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Tradition in the Pentecostal Realm

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As we’ve seen, the doctrine of the trinity is a flagrant contradiction to the Word of God and does violence to its holy precepts! The doctrine concerning the dance, however, is within the realm of scriptural teaching and harmonizes with its intents! It does not contradict the commandments of God, but complements them. It interprets Bible teaching in the light of modern-day practices and applies the general doctrine of holiness to a specific practice!

By E.L. Holley

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To assume that all tradition is erroneous simply because it is tradition is faulty assumption. The church Jesus built has always embraced tradition and still does today! The apostles exhortation to “stand fast and hold the traditions which ye have been taught whether by word or by our epistle” (II Thessalonians 2:15), leaves little doubt in the matter. It is quite obvious that traditional teaching has always occupied a vital role in the work of the church.

 

Tradition as it is presented in the Scriptures is a belief, habit, practice, or principle which has been handed down verbally from one generation to another. Having no specific scriptural authority, tradition is transmitted to the following generation, either by precept or example, who generally accept it as proper and authoritative without question. Often the only basis for such wholehearted acceptance is their faith in the word and wisdom of their elders.

 

Naturally, the results are not all good; neither are they all bad. For instance the doctrine of the trinity is a traditional position for which there is no valid scriptural authority. The lack of specific scriptural authority, however, isn’t the greatest fallacy involved in the teaching. The main fault of doctrine lies in its flagrant contradiction to the Word of God!

 

The first of all the commandments is “Hear, O Israel, the Lord our God is one Lord” (Mark 12:29). Therefore, the doctrine of the trinity, with its futile attempts to divide the one true God into three separate and distinct personages, is in violent opposition to the clear commandment of God’s Word! Consequently in order to believe the traditional teaching of a mystical trinity of persons in God, one must reject the commandment of God’s Word. In such an approach we see a clear example of a tradition which can make the commandment of God of none effect.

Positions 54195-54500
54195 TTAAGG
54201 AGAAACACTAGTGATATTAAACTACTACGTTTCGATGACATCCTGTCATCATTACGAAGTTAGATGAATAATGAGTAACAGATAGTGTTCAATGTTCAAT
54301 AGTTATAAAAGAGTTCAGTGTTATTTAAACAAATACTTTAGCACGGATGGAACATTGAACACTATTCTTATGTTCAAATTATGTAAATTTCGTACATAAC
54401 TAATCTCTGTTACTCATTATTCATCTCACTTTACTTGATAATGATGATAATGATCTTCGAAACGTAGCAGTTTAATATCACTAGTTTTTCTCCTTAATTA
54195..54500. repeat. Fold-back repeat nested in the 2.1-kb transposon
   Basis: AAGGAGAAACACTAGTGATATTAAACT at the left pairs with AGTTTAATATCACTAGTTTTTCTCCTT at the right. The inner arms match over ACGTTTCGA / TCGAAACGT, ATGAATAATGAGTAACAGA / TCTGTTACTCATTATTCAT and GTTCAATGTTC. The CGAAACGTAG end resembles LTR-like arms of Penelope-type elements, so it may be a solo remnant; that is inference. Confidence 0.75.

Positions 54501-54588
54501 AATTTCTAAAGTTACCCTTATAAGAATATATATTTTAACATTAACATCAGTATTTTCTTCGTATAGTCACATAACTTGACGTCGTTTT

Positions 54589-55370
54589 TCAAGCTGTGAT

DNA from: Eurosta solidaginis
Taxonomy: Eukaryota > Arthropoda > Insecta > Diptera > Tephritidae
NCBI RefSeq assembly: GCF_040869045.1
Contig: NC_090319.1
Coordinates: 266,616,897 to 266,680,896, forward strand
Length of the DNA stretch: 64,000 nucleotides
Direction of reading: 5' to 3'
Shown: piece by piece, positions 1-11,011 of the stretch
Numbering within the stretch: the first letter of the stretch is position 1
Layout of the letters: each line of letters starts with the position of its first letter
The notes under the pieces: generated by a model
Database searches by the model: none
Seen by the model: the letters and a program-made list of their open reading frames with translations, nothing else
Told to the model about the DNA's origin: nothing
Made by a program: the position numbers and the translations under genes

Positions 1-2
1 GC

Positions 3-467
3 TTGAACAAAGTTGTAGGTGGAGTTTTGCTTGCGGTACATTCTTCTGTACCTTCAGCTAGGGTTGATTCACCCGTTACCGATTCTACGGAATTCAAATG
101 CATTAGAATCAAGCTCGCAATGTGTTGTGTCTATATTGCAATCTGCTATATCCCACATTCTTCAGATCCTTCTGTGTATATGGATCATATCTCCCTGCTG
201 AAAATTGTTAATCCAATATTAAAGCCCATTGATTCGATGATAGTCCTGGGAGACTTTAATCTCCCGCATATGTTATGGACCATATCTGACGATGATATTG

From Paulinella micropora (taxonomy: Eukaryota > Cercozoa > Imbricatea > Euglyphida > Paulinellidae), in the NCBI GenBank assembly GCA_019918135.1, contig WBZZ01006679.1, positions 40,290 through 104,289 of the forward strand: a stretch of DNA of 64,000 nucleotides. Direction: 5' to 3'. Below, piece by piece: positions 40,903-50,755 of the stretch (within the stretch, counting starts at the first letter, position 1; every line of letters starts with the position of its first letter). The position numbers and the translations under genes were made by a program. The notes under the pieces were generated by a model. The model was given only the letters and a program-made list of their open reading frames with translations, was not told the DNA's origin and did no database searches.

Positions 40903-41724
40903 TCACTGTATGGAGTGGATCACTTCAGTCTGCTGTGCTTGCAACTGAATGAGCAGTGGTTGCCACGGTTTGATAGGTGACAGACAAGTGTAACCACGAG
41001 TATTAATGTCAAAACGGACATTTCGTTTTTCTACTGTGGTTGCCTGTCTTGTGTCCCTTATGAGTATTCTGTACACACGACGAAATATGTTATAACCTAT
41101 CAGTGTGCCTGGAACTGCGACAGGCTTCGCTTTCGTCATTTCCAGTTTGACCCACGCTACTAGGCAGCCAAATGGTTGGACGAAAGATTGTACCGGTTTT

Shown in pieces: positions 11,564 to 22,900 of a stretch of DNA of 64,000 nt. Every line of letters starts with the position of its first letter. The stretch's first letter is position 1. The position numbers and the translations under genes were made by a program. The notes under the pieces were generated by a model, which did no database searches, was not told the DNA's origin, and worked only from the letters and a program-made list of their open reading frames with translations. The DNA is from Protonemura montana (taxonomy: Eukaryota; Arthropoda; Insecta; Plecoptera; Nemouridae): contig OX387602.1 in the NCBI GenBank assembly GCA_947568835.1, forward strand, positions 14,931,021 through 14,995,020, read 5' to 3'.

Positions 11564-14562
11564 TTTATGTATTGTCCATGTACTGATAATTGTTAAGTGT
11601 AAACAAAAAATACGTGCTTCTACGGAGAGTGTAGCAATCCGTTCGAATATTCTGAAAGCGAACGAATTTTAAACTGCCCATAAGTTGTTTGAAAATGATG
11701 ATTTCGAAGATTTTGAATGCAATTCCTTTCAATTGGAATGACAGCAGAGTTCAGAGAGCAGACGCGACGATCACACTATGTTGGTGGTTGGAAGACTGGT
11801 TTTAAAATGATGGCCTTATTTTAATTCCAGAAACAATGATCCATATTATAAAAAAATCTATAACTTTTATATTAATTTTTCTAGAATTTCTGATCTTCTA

However, there are doctrines and practices of the church which are based upon tradition and are very vital. These are beliefs we know to be essentially sound and yet they are teachings which have no specific precise scriptural authority, other than being embedded in clear principle.

 

For one illustration among many, consider the teaching of the church concerning the modern dance. We teach with vigor that a Christian should never engage in the practice. We point out without fear of successful contradiction that the modern dance incites lust, lowers morals, encourages licentious liberties, and fosters gross immorality. Therefore we rightly conclude that dancing is a lascivious activity, and since Scripture teaches lasciviousness to be a work of the flesh (Galatians 5:19), those who walk in the Spirit must avoid it and have no part in the practice. Furthermore, “They which do such things shall not inherit the kingdom of God” (Galatians 5:21). Our conclusion is rightly dogmatic!

 

Yet there isn’t one verse of Scripture that specifically states that it is sinful to perform the rumba! Consequently, our teaching on the point is without precise scriptural authority. It is a traditional doctrine. Thus we see the good and bad. Since both teachings are without specific scriptural commandment, what is the big difference between the two?

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